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Thomas Jeeves Horder, 1st Baron Horder, GCVO (7 January 1871 – 13 August 1955) was an English physician recognised as a leading clinician and diagnostician of his day.

The Lord Horder

Thomas Jeeves Horder 1921.jpg
Horder in 1921
Thomas Jeeves Horder

(1871-01-07)7 January 1871
Shaftesbury, England
Died13 August 1955(1955-08-13) (aged 84)
Steep, England
Alma materUniversity of London
Geraldine Doggett
(m. 1902; died 1954)


Early life and educationEdit

Thomas Jeeves Horder

Thomas Jeeves Horder was born on 7 January 1871, the son of draper Albert Horder, in Shaftesbury, Dorset. Jeeves was his mother's maiden name. He was educated privately, and at the University of London and St Bartholomew's Hospital, London.


Horder began his career at St Bartholomew's Hospital and, when still quite young, successfully made a difficult diagnosis on King Edward VII which made his reputation. His patients included every British monarch from Edward VII to Elizabeth II (except Edward VIII). They also included two prime ministers, Ramsay MacDonald and Bonar Law, and labour leader Hugh Gaitskell.

He was involved in many official committees including advising the Ministry of Food during World War II. After the war he opposed many of Aneurin Bevan's plans for a national health service and may have helped modify some of those less palatable to the medical profession.

He held the positions of Deputy Lieutenant County of Hampshire; Extra Physician to the Queen (formerly Extra Physician to King George VI); and Consulting Physician to St Bartholomew's Hospital (1912–1936). Knighted in 1918,[1] he was created a Baronet in 1923.[2] He was raised to the peerage as Baron Horder, of Ashford in the County of Southampton on 23 January 1933.[3]

Horder served as president of the British Eugenics Society from 1935 to 1949[4] and as president of the Cremation Society of Great Britain from 1940 to his death in 1955.

He was President of The Peckham Experiment in 1949.[5]

Marriage and childrenEdit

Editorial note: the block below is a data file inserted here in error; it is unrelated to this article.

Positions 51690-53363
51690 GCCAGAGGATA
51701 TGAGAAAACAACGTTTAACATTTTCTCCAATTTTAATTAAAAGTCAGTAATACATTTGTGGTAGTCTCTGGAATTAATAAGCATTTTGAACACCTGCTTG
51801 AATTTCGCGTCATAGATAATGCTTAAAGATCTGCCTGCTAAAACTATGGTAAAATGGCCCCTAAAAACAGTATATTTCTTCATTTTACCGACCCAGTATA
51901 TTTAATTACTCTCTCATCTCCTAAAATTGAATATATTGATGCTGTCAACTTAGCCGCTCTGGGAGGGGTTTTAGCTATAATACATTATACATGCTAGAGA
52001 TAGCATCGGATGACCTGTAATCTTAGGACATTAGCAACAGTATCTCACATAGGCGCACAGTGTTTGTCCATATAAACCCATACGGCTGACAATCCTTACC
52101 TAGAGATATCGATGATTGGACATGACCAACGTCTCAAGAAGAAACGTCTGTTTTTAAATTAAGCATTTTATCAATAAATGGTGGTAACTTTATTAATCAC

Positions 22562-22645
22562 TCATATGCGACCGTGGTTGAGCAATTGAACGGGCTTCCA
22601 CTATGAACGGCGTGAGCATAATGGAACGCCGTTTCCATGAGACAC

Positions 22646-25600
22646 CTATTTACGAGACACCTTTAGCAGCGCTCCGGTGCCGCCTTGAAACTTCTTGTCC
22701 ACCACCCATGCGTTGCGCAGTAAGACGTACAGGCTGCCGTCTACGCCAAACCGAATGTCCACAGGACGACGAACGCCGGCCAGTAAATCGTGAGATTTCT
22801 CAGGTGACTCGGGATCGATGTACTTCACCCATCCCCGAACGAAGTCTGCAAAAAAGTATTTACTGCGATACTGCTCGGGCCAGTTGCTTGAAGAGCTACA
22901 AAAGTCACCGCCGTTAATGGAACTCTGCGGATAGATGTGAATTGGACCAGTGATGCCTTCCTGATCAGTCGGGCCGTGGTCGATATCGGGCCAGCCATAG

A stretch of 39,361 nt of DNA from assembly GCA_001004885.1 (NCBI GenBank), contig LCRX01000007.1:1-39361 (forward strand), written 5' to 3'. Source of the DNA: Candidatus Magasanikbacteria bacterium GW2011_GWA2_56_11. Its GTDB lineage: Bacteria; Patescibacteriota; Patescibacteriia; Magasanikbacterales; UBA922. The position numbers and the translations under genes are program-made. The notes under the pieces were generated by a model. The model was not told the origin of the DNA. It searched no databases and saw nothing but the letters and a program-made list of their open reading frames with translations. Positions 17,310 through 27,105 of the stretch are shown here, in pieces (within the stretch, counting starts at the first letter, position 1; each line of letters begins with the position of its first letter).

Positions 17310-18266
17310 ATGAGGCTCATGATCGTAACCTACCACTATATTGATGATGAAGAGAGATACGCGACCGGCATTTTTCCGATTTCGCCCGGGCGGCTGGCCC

In 1902 Horder married Geraldine Rose Doggett (1872–1954), of Newnham Manor, Hertfordshire, whose maternal grandfather was James Smith Rose of Arley House, Bristol, who in 1873 was the Mayor of Totnes. Their son was the publisher Mervyn Horder (1910–1997). Their daughter Joy Horder was mother to British architect Edward Cullinan and married to a chief physician at St Bartholomew's Hospital.

Death and afterwardEdit

He lived for many years at Steep near Petersfield, Hampshire, where he died on 13 August 1955.

Published worksEdit

  • Clinical Pathology in Practice (Frowde, 1910)
  • Cerebro-Spinal Fever (Hodder & Stoughton, 1915)
  • Medical Notes (Hodder & Stoughton, 1921)
  • The Essentials of Medical Diagnosis with A E Gow (Cassell & Co, 1928;)
  • Health and a Day (Dent, 1938)
  • Obscurantism (Watts & Co., 1938)
  • Lessons Taught by War-time Feeding (1943)
  • Rheumatism (H.K. Lewis & Co. Ltd., 1944)
  • Diet and Rheumatism (1945)
  • Health and Social Welfare annuals, editor, 1944–1945 and 1945–1946
  • The British Encyclopaedia of Medical Practice, editor, 1950–1952
  • Fifty Years of Medicine (Duckworth, 1953)
  • Bread: The Chemistry and Nutrition of Flour and Bread with Sir Charles Dodds and T Moran (Constable, 1954)

Awards and honorsEdit


  1. ^ "No. 30607". The London Gazette. 2 April 1918. p. 4026.
  2. ^ "No. 32849". The London Gazette. 31 July 1923. p. 5238.
  3. ^ "No. 33905". The London Gazette. 24 January 1933. p. 521.
  4. ^ Past presidents of the Galton Institute, Great Britain The Galton Institute, Great Britain, was formerly known as British Eugenics Society.
  5. ^ "The Bulletin of the Pioneer Health Centre". Peckham. 1 (5). September 1949. Retrieved 21 October 2016.
  6. ^ "No. 33067". The London Gazette. 17 July 1925. p. 4777.
  7. ^ "No. 34469". The London Gazette (Supplement). 1 January 1938. p. 7.

Further readingEdit

External linksEdit